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'99 Ford Mustang GT

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San Francisco:  A recent test drive of Ford's 1999 Mustang GT Coupe resulted in a week of great motoring, which is the nucleus of the Mustang dogma. For the young or the young at heart, Mustang is still the Number One Pony Car ever built, fun to drive and affordable to own. It was the first "pony" to make the scene back in 1964 as an all-original Ford idea. Our test Mustang arrived in bright red metallic with polished aluminum wheels and tan interior. A premium sound system, with CD player and cassette, is now standard in both flip top and coupe models. Other standard items include air conditioning, power windows, power door locks, power decklid release and remote keyless entry.

Our GT received motivation from a well-built and upgraded 4.6-liter SOHC V-8, which now puts out a throaty 260 horsepower, up from last year's 225. This 35-horsepower increase is a pleasant addition, erasing the sole performance complaint we had when comparing a '98 GT to the General Motors twins of Camaro and Firebird. The 260-horse engine is a far cry though, from the 32-valve Double Over Head Cam (DOHC) SVT Cobra's engine, which we'll test later this year (by 60 horsepower and $6,000 more). However, we'll also admit GT is by no means a slouch, and could possibly be a better buy than the Cobra if one's budget plays a major role. Unlike the Mustang GT's solid rear axle, the Cobra features an independent rear suspension "live axle" setup, something we'd like to see the GT adapt in the future. Leave the solid rear axle for the 6-cylinder version, and give the GT the added "Cobra" handling accent it deserves.

The GT is also capable of giving great gas mileage too, with 27 highway and 17 city, by the numbers. In the looks department, the '99 Mustang is tweaked a bit over last year, and more pleasing to the eye. The design has an uncanny ability to appeal to both young and middle-aged drivers, as many baby boomers enjoy driving Mustang GTs.

Now, back to the car itself. We drove the Mustang on daily 60-mile commutes, highlighted by twisting, country roads and some nice, long straight-aways. The central California backdrop makes this experience both aesthetically pleasing while allowing a more than capable test drive exercise. Our morning runs through the country hills and valleys made Mustang's comfort and handling ability a standout, especially when compared to the GM competition. Thus, Mustang receives a one-up for those who insist on more comfort in their Pony Car choice.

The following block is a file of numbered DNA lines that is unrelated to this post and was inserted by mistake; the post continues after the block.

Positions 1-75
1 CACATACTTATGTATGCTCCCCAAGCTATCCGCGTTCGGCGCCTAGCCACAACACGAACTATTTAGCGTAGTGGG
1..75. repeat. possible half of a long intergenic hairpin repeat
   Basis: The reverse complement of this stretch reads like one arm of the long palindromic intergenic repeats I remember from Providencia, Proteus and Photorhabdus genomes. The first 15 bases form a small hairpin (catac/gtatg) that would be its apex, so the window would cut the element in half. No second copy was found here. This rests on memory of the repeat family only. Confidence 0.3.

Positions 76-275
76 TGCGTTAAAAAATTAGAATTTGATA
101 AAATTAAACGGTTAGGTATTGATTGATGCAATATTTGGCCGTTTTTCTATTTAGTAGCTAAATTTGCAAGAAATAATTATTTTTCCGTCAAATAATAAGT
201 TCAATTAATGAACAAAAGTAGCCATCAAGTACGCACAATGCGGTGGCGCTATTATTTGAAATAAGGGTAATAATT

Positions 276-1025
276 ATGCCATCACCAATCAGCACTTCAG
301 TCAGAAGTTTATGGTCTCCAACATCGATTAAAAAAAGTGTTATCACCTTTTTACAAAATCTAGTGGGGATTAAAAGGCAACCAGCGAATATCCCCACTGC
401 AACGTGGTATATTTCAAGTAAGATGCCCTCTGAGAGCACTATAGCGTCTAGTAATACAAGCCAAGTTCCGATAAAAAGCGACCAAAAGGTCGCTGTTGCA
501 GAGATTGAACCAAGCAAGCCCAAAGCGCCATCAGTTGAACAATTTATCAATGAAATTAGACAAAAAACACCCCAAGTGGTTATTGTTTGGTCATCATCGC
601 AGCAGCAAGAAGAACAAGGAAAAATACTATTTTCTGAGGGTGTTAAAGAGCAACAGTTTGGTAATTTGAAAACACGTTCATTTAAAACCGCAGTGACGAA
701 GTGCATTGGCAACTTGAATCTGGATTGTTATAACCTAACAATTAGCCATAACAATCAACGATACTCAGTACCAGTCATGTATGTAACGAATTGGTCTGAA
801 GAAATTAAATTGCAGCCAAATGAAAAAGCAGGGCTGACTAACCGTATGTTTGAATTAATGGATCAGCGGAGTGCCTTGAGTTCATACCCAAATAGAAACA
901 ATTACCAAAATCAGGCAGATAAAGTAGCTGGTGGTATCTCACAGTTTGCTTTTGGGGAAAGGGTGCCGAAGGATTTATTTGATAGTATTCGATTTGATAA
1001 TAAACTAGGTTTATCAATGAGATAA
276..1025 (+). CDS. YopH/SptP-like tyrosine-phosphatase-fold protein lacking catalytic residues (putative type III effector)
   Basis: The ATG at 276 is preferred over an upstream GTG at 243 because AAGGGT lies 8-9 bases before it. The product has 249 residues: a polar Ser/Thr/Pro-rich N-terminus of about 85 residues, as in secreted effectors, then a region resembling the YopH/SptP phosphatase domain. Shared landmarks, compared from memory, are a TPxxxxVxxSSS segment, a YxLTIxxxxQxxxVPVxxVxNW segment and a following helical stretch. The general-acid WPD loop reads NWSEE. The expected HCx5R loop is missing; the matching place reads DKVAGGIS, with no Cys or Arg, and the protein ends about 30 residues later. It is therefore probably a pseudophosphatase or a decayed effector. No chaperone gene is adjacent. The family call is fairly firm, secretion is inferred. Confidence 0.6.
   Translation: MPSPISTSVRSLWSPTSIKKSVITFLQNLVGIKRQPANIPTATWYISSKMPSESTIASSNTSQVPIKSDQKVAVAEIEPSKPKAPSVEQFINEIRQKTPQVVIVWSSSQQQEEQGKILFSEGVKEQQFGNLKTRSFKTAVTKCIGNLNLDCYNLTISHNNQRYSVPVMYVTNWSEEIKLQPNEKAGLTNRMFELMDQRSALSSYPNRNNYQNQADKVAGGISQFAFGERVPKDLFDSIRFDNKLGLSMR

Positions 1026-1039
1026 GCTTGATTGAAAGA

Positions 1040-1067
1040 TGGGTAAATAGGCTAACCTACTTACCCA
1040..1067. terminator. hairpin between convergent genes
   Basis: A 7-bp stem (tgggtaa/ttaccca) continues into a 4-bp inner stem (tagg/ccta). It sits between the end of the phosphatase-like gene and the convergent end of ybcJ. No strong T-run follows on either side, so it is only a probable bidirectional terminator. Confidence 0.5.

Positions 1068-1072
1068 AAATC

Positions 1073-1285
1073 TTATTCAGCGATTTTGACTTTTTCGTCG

The power resulting from the five-speed motivated, 3.27:1 rear axle equipped GT makes merging and passing easy, with brisk acceleration awaiting consumers. As we've said before, a powerful car in the right hands is a safer car, overall. This Mustang will accelerate to 60-mph in 5.5 seconds, and run the quarter mile in 14.2 at about 100. That's very fast, considering the Cobra, at $6K more, will run to 60 in 5.3 seconds and turn the quarter mile in 13.8 at 103. To some, it's worth $6 grand more, to others it's not. The sticker price of our GT came in at $22,000 - a price we feel is very attractive for this type of V8 sportster. (The 3.8-liter 6-cylinder versions go much cheaper). On the resale market, Mustang is average to slightly above average in resale value, with an active secondary market of younger buyers awaiting the day you might trade in your GT.

Competition comes from the aforementioned Chevy Camaro and Pontiac Firebird, both capable foes and both on the endangered species list over at GM. This is a puzzling situation in our minds, wondering why a manufacturer like General Motors would even think of dropping some of the most exciting cars they build, and build so well. Still, in many areas, albeit very close in comparison, we feel the Mustang is the better buy, especially in the comfort and upgraded power area. Mustang also offers a better base price value, and suffers only in the all-out performance department, where the Trans-Am and Z-28's with the new SB2 Chevy/GM V-8 out powers Mustang GT handily (5.2 to 60 mph and 13.4 in the quarter at 106). However, if the Cobra SVT option is ordered, then it's a much closer comparison all around.

In summary, we're still giving the edge to Mustang in the Pony Car match-ups, thanks to the overall comfort and enhanced performance factors. Mustang GT stands out, handles very well, and regardless of the road, is the most fun to drive. By Greg Zyla AutoWire.Net - San Francisco

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Byline:  By Greg Zyla AutoWire.Net - San Francisco
Column Name:  The Extra Mile
Topic:  '99 Ford Mustang GT
Word Count:  650
Photo Caption:  '99 Ford Mustang GT
Photo Credits:  Wieck Photo
Series #:   1999 - 22

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